HHS academic life expanding
HHS academic life expanding
Ken McLemore, Hope Public Schools
Wednesday, March 07, 2018

HOPE – Students at Hope High School have more academic opportunities now than at any time in the school’s history, HHS Principal Bill Hoglund told Hope Kiwanis Club members here recently.

“There are lots of interesting things going on in the Hope Public Schools,” Hoglund said.

He highlighted the recent Math Day at HHS, which took 9th-11th grade students through an entire day of math-related activities with both academic and practical applications. Hoglund said the program was organized by HHS Math Specialist Judee Gunter in a collaboration with the mathematics department at Southern Arkansas University in Magnolia.

Thirty SAU math students guided HHS students through stations in various classrooms at HHS dealing with rational and irrational numbers; math in engineering; geometry theory; probabilities theory; and money math.

“It worked out better than I thought it would,” Hoglund noted.

He said there are opportunities for HHS students to advance their education at the collegiate level while in high school through concurrent studies classes at the University of Arkansas Hope-Texarkana.

Among the graduating seniors of the Class of 2017, 53 students earned at least three credit hours of college studies last year, Hoglund said. Total college credit earned by the Class of 2017 was 800 hours.

Hoglund said the opportunity is for every student because the course offerings are free, including night classes.

He said the school district is also currently developing an initiative with UAHT to establish a collegiate and professions academy on the UAHT Hope campus for 10th -12th grade students.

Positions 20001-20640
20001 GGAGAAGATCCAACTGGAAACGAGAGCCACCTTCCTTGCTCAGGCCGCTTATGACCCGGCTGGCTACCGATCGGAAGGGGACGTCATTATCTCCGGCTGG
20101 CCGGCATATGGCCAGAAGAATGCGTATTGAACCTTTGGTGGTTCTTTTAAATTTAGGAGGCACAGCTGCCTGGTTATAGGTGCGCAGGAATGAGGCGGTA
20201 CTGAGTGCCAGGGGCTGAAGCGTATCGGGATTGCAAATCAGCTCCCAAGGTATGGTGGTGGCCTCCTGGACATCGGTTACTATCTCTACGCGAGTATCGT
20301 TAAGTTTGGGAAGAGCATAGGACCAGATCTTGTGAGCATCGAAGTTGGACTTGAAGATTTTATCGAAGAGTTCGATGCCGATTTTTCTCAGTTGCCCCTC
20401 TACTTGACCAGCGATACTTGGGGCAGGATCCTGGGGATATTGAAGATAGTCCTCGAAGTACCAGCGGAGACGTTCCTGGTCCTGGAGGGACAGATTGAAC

HHS business and technical studies teacher Terri Hoglund said high school students have a great variety of life skills and technical academics opportunities including computer coding classes which have practical applications in developing electronic applications programs.

Mrs. Hoglund said students at HHS will have the opportunity to apply those skills in developing mobile device applications through a program for high school classes.

“I’ve written a grant to get the equipment they will need,” she said.

Mrs. Hoglund said HHS Environmental and Spatial Technology (EAST) lab students are developing unique projects which incorporate real world skills, while the Noble 101 class, based upon the national Noble Impact model, allows students to develop a wider sense of how their lives are affected by community and can affect a community.

The HHS Robotics Team, under the primary sponsorship of Kathy Knight, is in its third year as an established class that teaches engineering principles and a club that engages in competition applications.

Mrs. Hoglund also highlighted the Orientation to Teaching class at HHS, which is developing a local corps of future teachers for Hope.

“It’s a grow our own concept,” she said.